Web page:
Next Bob will accept the share from Alice.

meeco shares:accept -y $EXISTING_SHARE_ID -a .bob.yaml

Bob can now pull down the item's details. (Note: the item id must come from the item when performing the items:list command, the item_id in the shares:accept command will not work).

meeco items:get 8e26d96f-7c15-444d-97a5-30e39b418c9d -a .bob.yaml > .shared-to-bob-item.yaml
# meeco items:get <item id> -a <auth file>

Now Bob can share this item with Carlos.

meeco shares:create-config -i .shared-to-bob-item.yaml -f .bob.yaml -c .connection2.yaml > .share2-config.yaml
meeco shares:create \
--config .share2-config.yaml \
--terms="You may not use this information for advertising" \
> .share2.yaml

Carlos can now see the share.

meeco items:list -a .carlos.yaml

Returning something like...

kind: Items
spec:
- id: 59cb375f-6188-46fd-bdd6-ba730ae3282c
own: false
label: DeLorean
description: null
created_at: 2020-10-13T05:41:02.376Z
item_template_id: 311422ef-9546-404b-92c4-483a7ce3ebd0
item_template_label: Vehicle
slot_ids:
- e90e38f2-65d7-4203-b74f-0831dab393c1
...
original_id: dc66140c-3572-49b8-ad97-ec6de21827ba
owner_id: 94c27129-e179-4c69-a7f1-94438b920541
share_id: 47b22868-99c1-4b8b-b9d5-e0ec0830c31c

Noting the share_id and item_id from the above command.

Accept it.

meeco shares:accept $EXISTING_SHARE2_ID -a .carlos.yaml

And view it.

meeco shares:get-incoming $CARLOS_SHARED_INCOMING_SHARE_ID -a .carlos.yaml
# or
meeco items:get $CARLOS_SHARED_INCOMING_ITEM_ID -a .carlos.yaml

Getting the output something like...

kind: Item
spec:
id: 59cb375f-6188-46fd-bdd6-ba730ae3282c
own: false
label: DeLorean
item_template_id: 311422ef-9546-404b-92c4-483a7ce3ebd0
item_template_label: Vehicle
slot_ids:
- 81cc655f-5ae8-4a7a-afc0-3d186ab3f736
...
me: false
background_color: null
original_id: dc66140c-3572-49b8-ad97-ec6de21827ba
owner_id: 94c27129-e179-4c69-a7f1-94438b920541
share_id: 47b22868-99c1-4b8b-b9d5-e0ec0830c31c
slots:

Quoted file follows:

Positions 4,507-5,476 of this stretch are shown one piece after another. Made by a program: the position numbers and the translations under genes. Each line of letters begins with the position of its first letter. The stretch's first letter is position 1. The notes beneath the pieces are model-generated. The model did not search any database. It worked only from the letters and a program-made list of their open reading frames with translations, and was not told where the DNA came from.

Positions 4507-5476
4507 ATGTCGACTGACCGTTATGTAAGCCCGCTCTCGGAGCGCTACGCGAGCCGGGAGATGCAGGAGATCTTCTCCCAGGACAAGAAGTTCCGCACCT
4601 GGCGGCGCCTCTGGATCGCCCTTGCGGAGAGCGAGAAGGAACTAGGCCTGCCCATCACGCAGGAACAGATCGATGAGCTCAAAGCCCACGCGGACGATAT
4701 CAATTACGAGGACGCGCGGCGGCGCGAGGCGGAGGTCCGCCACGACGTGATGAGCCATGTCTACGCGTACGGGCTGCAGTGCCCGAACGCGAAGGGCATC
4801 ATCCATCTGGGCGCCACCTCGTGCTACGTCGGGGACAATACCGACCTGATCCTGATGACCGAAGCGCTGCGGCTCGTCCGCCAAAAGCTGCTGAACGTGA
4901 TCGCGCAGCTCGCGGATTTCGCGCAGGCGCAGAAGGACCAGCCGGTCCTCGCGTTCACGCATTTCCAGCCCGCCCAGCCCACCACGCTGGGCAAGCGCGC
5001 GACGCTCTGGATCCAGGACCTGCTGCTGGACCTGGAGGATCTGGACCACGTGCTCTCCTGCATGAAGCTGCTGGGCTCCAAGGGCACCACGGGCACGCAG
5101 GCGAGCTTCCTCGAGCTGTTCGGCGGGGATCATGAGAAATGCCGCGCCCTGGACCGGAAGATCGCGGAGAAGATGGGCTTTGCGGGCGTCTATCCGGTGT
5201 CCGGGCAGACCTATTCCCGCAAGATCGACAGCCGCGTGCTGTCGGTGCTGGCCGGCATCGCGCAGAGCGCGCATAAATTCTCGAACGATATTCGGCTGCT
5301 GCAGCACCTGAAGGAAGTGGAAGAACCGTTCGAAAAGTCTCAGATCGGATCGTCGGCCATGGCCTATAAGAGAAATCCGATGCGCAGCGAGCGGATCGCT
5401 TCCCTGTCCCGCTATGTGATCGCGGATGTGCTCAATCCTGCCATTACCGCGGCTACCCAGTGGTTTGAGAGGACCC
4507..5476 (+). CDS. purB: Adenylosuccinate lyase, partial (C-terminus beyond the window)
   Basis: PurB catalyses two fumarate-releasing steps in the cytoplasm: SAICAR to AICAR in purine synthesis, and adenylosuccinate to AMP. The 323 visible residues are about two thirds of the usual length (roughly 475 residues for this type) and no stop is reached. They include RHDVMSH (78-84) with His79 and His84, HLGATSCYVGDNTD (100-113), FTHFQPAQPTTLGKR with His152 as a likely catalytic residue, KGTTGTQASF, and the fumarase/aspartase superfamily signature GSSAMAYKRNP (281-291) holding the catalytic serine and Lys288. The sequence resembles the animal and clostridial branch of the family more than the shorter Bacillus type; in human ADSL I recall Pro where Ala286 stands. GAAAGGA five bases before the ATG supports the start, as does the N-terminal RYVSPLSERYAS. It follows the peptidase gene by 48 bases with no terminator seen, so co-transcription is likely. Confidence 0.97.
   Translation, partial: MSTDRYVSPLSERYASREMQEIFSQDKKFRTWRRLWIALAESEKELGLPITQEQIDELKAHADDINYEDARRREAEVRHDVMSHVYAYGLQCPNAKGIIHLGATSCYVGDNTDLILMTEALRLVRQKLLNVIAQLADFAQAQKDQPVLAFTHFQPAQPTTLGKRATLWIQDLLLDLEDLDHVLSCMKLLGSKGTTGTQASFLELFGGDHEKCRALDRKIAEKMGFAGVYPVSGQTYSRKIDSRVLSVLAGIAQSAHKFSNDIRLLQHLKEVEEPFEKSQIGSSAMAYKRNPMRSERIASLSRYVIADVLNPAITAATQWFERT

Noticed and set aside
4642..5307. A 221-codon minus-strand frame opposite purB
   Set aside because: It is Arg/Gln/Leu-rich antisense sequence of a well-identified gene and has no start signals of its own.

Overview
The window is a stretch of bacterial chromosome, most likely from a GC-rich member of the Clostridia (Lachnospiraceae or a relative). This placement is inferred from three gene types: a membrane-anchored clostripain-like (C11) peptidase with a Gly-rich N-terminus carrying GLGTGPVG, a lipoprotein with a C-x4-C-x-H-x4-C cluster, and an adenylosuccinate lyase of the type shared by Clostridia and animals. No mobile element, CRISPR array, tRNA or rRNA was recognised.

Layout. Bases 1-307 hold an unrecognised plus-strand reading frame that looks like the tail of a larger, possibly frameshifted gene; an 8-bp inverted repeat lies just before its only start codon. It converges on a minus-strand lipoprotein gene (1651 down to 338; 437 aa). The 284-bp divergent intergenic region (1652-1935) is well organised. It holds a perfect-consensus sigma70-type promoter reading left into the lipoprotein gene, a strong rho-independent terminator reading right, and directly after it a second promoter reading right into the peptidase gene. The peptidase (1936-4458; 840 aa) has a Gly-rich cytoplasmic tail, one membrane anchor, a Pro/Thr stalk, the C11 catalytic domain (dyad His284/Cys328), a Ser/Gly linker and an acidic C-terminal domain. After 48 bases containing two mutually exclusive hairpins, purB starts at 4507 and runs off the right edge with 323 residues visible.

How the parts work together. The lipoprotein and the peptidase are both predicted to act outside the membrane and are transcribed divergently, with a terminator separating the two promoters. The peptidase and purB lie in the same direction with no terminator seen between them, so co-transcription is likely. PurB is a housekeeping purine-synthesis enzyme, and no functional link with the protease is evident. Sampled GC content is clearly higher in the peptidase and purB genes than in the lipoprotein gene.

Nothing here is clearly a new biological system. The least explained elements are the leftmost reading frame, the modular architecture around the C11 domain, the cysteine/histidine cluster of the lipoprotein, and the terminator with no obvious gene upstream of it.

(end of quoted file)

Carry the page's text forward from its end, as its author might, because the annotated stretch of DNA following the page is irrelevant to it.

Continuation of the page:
- id: 81cc655f-5ae8-4a7a-afc0-3d186ab3f736
own: false
share_id: 47b22868-99c1-4b8b-b9d5-e0ec0830c31c
name: licence_plate
item_id: 59cb375f-6188-46fd-bdd6-ba730ae3282c
slot_type_name: key_value
encrypted_value: Aes256Gcm.AjR9r_An-mcqLla1dcGL.QUAAAAAFaXYADAAAAACcR_n2XVORiZ2wRjgFYXQAEAAAAACCNE5L6Gqq-4Zmm5Y8AgVEAmFkAAUAAABub25lAAA=
encrypted_value_verification_key: Aes256Gcm.f4af1rELcDkDJQv7wPsfvOOVbnI6YyQlsnYLdDdekAZ2AcXm6Oq7WrgGytc3gUbvjnWvmkzAnWO2s2Kya0ZxLQ==.QUAAAAAFaXYADAAAAABQ346yXewWcSdSdBEFYXQAEAAAAACyZph19u-eZ-BWMPhrOqP4AmFkAAUAAABub25lAAA=
value_verification_hash: d8c6e5f28837906505fa9e6a4740c8ddd5dddbe4b51675ae3daabef4a27d701b
label: Vehicle registration number
original_id: 5503d256-19d6-45f8-b76b-9605f977cd3f
owner_id: 94c27129-e179-4c69-a7f1-94438b920541
value: NotACatDefsACar
value_verification_key: "5ÁÑ\x1a”=Ù¯\a\a\x1f|1\v§ì¨Nqe¡b\x05Ç\rr’v—ý[nê\x05À\x11ޜBïǚí\eé\x14y\
há_éû›Cz)žêö\0ۊ]³"
...
...
thumbnails: []
attachments: []
...

So now we have an Item on-shared from Alice to Bob to Carlos. What if Alice now wants to update the item and get Bob and Carlos the updated data?

First Alice updates the item.

meeco items:get $VEHICLE_ITEM_ID -a .alice.yaml > .existing_vehicle_item.yaml
# edit the .existing_vehicle_item.yaml file, specifically the `value` fields of the `slots` and/or the `label` field of the `item` then...
meeco items:update -i .existing_vehicle_item.yaml -a .alice.yaml

Ok, the item has been updated at this stage but not the shares. Note that the last line of the items:update command showed a comment saying

# Item updated. There are 1 outstanding client tasks. Todo: 1 & InProgress: 0

If we request the list of Client tasks with the following command...

meeco client-task-queue:list -a .alice.yaml

We will see a list of ClientTasks that are outstanding something like the following.

kind: ClientTaskQueue
spec:
- id: 0de4fb1a-6c43-4ca5-8880-c5187df3972b
state: todo
work_type: update_item_shares
target_id: dc66140c-3572-49b8-ad97-ec6de21827ba
additional_options: {}
last_state_transition_at: null
report: {}
created_at: 2020-10-13T06:02:55.028Z

What we need to do next is re-encrypt all the new data with a new DEK to share with both Bob and Carlos.

We can do this by running the command.

meeco client-task-queue:run-batch -a .alice.yaml

You will see the output something like the following.

completedTasks:
- id: 0de4fb1a-6c43-4ca5-8880-c5187df3972b
state: todo
work_type: update_item_shares
target_id: dc66140c-3572-49b8-ad97-ec6de21827ba
additional_options: {}
last_state_transition_at: null
report: {}
created_at: 2020-10-13T06:02:55.028Z
failedTasks: []

Now Carlos and Bob have the updated shared data, you can check that by running the commands.

meeco shares:get-incoming $BOB_SHARED_INCOMING_SHARE_ID -a .carlos.yaml
or
meeco items:get $BOB_SHARED_INCOMING_ITEM_ID -a .bob.yaml
meeco shares:get-incoming $CARLOS_SHARED_INCOMING_SHARE_ID -a .carlos.yaml
or
meeco items:get $CARLOS_SHARED_INCOMING_ITEM_ID -a .carlos.yaml

Hopefully this guide has given you a decent high level overview of how the process works. To dig further into the functionality why not try checking out how the CLI (https://github.com/Meeco/js-sdk/tree/master/packages/cli) uses the underlying SDK (https://github.com/Meeco/js-sdk/tree/master/packages/sdk).